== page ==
This article has Open Peer Review reports available.
Re-emergence of tularemia in Germany: Presence of Francisella tularensis in different rodent species in endemic areas
© Kaysser et al; licensee BioMed Central Ltd. 2008
Received: 16 July 2008
Accepted: 17 November 2008
Published: 17 November 2008
Tularemia re-emerged in Germany starting in 2004 (with 39 human cases from 2004 to 2007) after over 40 years of only sporadic human infections. The reasons for this rise in case numbers are unknown as is the possible reservoir of the etiologic agent Francisella (F.) tularensis. No systematic study on the reservoir situation of F. tularensis has been published for Germany so far.
We investigated three areas six to ten months after the initial tularemia outbreaks for the presence of F. tularensis among small mammals, ticks/fleas and water. The investigations consisted of animal live-trapping, serologic testing, screening by real-time-PCR and cultivation.
A total of 386 small mammals were trapped. F. tularensis was detected in five different rodent species with carrier rates of 2.04, 6.94 and 10.87% per trapping area. None of the ticks or fleas (n = 432) tested positive for F. tularensis. We were able to demonstrate F. tularensis-specific DNA in one of 28 water samples taken in one of the outbreak areas.
The findings of our study stress the need for long-term surveillance of natural foci in order to get a better understanding of the reasons for the temporal and spatial patterns of tularemia in Germany.
Tularemia is caused by the gram-negative rod Francisella (F.) tularensis which is confined to the Northern Hemisphere, where small mammals such as rabbits, hares and voles are known to be involved in enzootic transmission cycles . F. tularensis is regarded as a category A biological agent according to the classification of the CDC (Centers for Disease Control and Prevention, Atlanta, GA, USA).
The last major outbreaks among humans in Germany took place in the late 1950s . Since then a sharp decline in cases of tularemia was seen with less than five per year between 1960 and 2004 . Likewise only four cases of tularemia among hares and rabbits were reported to the German authorities between 1983 and 1992 followed by a period without reports until 2004  when tularemia was the cause of an outbreak among primates in ethological research facilities in Sennickerode (SEN)  and in 2005 in Göttingen (GÖ) . Most strikingly, tularemia had never been described in both areas before. In November 2005 finally, the largest outbreak of human tularemia in Germany for 40 years has occurred in a group of hare hunters near the city of Darmstadt (DA) where 11 people got infected including one fatality . Altogether a total of 39 human cases occurred in Germany from 2004 to 2007 . All three areas were investigated in our pilot study in order to detect possible animal reservoirs of F. tularensis.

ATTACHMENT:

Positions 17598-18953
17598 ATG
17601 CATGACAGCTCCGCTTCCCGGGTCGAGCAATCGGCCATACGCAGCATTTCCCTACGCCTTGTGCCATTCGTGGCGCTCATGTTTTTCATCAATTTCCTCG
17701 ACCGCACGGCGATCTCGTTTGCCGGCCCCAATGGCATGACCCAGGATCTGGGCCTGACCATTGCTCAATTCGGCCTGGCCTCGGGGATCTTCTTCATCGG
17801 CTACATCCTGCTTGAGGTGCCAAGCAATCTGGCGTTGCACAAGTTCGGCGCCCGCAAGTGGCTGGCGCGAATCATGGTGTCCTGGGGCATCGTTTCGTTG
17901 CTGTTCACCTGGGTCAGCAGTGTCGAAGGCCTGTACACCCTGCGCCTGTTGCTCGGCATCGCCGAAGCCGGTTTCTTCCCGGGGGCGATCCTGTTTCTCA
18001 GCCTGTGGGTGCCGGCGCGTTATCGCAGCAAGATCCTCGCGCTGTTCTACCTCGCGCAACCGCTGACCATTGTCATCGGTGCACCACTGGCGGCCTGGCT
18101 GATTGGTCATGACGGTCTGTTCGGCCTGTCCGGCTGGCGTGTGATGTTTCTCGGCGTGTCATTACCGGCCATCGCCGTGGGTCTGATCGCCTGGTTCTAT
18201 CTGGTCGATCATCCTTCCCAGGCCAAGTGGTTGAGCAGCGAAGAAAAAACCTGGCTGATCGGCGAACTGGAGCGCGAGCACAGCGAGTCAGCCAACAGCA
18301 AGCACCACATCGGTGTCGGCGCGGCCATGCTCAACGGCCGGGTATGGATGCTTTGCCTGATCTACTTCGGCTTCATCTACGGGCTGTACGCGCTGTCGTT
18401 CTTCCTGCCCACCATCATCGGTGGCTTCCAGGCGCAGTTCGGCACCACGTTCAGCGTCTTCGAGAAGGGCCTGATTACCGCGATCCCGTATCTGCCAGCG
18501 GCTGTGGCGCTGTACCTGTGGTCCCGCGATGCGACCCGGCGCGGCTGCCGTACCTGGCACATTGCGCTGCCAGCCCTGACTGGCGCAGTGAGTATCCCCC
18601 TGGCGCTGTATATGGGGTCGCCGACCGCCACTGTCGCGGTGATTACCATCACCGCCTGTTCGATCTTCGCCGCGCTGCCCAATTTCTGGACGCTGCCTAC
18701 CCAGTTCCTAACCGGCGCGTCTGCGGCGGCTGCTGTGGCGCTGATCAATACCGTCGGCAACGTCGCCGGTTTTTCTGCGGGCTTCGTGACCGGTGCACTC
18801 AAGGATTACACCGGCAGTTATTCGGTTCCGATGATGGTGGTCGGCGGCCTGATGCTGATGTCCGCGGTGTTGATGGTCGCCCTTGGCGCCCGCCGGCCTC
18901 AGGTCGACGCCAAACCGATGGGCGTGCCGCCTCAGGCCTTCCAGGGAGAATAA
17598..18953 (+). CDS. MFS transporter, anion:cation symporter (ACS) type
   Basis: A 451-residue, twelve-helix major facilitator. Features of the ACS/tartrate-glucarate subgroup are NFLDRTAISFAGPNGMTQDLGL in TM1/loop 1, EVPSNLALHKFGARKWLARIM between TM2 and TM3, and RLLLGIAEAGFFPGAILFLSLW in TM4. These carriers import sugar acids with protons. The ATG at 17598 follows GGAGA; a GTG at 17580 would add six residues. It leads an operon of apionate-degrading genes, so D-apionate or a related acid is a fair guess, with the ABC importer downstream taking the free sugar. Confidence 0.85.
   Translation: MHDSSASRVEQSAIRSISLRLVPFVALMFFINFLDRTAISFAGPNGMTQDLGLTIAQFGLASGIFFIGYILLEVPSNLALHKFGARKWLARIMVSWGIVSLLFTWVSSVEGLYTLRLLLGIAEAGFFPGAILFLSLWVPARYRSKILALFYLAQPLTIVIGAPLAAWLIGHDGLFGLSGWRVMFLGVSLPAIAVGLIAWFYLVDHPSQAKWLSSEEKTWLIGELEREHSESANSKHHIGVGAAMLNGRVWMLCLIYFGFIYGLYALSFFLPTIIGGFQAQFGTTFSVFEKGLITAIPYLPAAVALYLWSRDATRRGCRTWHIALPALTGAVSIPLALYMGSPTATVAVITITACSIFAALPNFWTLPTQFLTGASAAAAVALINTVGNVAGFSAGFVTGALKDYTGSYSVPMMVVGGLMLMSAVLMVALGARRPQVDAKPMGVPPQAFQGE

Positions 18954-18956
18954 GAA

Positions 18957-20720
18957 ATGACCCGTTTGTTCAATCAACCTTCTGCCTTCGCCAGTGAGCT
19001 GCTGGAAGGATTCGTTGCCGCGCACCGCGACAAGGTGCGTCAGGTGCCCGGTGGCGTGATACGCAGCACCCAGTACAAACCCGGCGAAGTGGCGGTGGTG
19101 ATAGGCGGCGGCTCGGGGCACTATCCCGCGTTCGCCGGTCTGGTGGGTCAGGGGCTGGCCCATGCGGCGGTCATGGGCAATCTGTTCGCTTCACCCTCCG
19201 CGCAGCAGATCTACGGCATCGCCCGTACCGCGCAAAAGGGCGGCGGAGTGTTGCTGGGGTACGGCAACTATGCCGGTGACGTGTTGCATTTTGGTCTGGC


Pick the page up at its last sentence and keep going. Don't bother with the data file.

Small mammals were decoyed and live-trapped with Sherman traps , ectoparasites were combed off and – where possible – blood samples were collected by heart-puncture under anaesthesia. After necropsy the species was mainly determined by phenotypic differentiation, in some cases by a PCR targeting the partial mitochondrial cytochrome B gene as described before . Tissue samples of approximately 0.5 g of liver and spleen were homogenized with 0.9 ml of phosphate-buffered saline (PBS) using the FastPrep™-system (QBiogene, Heidelberg, Germany). An aliquot of 20 μl was then lysed with 180 μl of lysis buffer containing proteinase K as previously described  and 5 μl were tested in duplicate using a real-time-PCR for the presence of the 16S rRNA-gene of F. tularensis (LightMix®-Kit Francisella tularensis, TIB MOLBIOL, Berlin, Germany). Positive samples were confirmed using a specific fopA-real-time-PCR (modified according to ). Conventional PCRs targeting a 30 bp-deletion in the Ft-M19 locus  and the region of differentiation 1 (RD1, ) followed to determine subspecies identity. Cultivation and isolation of the agent was attempted only with liver and spleen homogenates previously tested positive for F. tularensis by PCR (10 μl in dilution streak technique on Heart-Cysteine-, Columbia- and Thayer-Martin-agars and 50 μl spread evenly on Heart-Cysteine-agar). Confirmation after growth on agar was done using the above chain of PCR-based methods combined with typical biochemical and morphologic features. Retain samples of all liver and spleen homogenates were stored for possible future use.
Ticks and fleas (n = 432) were pooled to a maximum of 20 per pool, homogenized and analysed by PCR as described above. Tick species were not determined due to the pilot study character of the investigations. The collection of ticks and fleas was done from the animal itself and by flagging in the small mammal trapping areas defined for every endemic area (Figure 2).
For water samples (collected throughout the entire DA endemic area, Figure 2), 1 ml of each sample was sterile-filtered (1 μm filter) to eliminate suspended matter, centrifuged with 20,000 g for 10 minutes and re-suspended in 50 μl of PBS, 20 μl were then lysed and tested by PCR as described above.